Cole certainly ticks the box when it comes to experience, well known by now for his standing as the first in Michigan history to start on the offensive line from day one as a true freshman. Though he’s moved around between left tackle and center, he’s always featured somewhere on the line over the past four seasons, accumulating 51 starts.

While he played on the left edge for three seasons, with only his junior season spent at center, it’s the latter where he arguably projects most favorably for the pros. Either way though, part of the appeal with adding Cole to a roster is the likelihood that his NFL floor would be as a versatile backup potentially to step in at any of the five O-line positions, though most ideally for the three interior spots.

What prevents Cole from a higher grading, and what might ultimately lead to being a low-end starter at best, is a lack of any standout abilities. Cole has short arms, not only for the edge but not ideal regardless, and though he’s added some weight, doesn’t offer the stoutest of builds for the interior, nor does his strength stand out to hold up against powerful interior defensive linemen. Likely a result of his short arms, Cole often tends to lunge into his blocks when seeking contact.

He does move well however, with applicable athleticism to the run game to lead block and work uphill. His junior film from center shows quickness from snap to block. Cole has the ability to redirect and change direction that reflects well in his ability to mirror in pass protection and to give himself an opportunity to handle counter moves in the second phase of blocks.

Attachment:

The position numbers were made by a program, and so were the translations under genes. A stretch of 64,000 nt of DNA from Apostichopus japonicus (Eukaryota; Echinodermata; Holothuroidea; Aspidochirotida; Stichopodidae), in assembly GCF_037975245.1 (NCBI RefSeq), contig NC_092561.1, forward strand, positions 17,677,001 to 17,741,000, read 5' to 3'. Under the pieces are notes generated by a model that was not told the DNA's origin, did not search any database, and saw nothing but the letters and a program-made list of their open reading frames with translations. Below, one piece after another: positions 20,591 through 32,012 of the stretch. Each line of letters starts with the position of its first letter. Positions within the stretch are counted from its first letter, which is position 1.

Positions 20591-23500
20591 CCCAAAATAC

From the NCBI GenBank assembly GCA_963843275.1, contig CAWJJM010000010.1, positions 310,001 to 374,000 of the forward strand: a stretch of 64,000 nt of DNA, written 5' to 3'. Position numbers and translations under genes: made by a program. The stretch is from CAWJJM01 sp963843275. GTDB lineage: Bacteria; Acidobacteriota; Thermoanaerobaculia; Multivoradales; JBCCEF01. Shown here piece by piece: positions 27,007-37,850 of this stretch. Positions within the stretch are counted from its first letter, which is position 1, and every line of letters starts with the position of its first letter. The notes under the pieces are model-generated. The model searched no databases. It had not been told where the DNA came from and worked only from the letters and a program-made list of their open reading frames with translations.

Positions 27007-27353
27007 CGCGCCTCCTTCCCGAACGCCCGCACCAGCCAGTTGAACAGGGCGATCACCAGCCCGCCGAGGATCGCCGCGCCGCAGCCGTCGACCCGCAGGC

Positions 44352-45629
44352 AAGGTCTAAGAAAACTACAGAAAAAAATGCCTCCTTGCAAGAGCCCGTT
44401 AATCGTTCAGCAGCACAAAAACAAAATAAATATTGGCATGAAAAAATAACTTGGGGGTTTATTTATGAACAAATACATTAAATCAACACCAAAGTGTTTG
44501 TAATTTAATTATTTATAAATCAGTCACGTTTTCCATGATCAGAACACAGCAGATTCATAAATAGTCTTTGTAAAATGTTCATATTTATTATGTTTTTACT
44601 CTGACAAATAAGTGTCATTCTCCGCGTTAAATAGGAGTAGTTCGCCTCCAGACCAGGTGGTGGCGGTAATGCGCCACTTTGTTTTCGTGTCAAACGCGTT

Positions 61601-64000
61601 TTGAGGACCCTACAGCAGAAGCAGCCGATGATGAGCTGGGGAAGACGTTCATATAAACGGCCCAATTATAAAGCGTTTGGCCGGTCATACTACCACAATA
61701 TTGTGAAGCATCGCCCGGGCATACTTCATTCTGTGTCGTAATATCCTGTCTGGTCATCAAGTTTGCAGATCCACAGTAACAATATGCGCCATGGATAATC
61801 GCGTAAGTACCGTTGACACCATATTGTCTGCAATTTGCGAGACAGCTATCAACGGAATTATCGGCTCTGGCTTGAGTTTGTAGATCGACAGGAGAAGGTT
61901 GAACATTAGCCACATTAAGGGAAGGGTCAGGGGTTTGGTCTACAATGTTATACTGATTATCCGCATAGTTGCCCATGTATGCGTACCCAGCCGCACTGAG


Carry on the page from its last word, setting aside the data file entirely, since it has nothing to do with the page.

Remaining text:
5. Will Clapp, LSU. Grade: 4th Round

6’4”, 311lbs. Redshirt Junior.

A three-year starter, a first team All-SEC center in his final season, experienced and versatile at both guard and center, and a key blocker for both Leonard Fournette and Derrius Guice the past few years. There’s plenty to put on the CV for Clapp to interest NFL teams, potentially in the middle rounds.

Clapp has good length for the position, and while his weight listing is sufficient, looks rather lean on film. Though not a standout athlete, his reliable footwork, motor, and combination of aggression and punch at the point of attack aid his ability to handle the interior of the trenches. He battles hard from snap to whistle each play.

Even so, there are certainly limitations, with below average core strength that can create issues with his anchor, struggle to hold position and forced back into the pocket. There’s some technical deficiencies and inconsistencies that sees him lose out at times in the battle for leverage, he can over-lean and bend into contact and can be unbalanced when beaten to the punch.

While he’s been a part of a productive running offense, he doesn’t regularly create movement when driving. However, his length, work ethic and smart play with good awareness give him starting potential, who may also be able to offer depth at a couple spots on the line.

6. Scott Quessenberry, UCLA. Grade: 5th Round

6’4”, 310lbs. Redshirt Senior.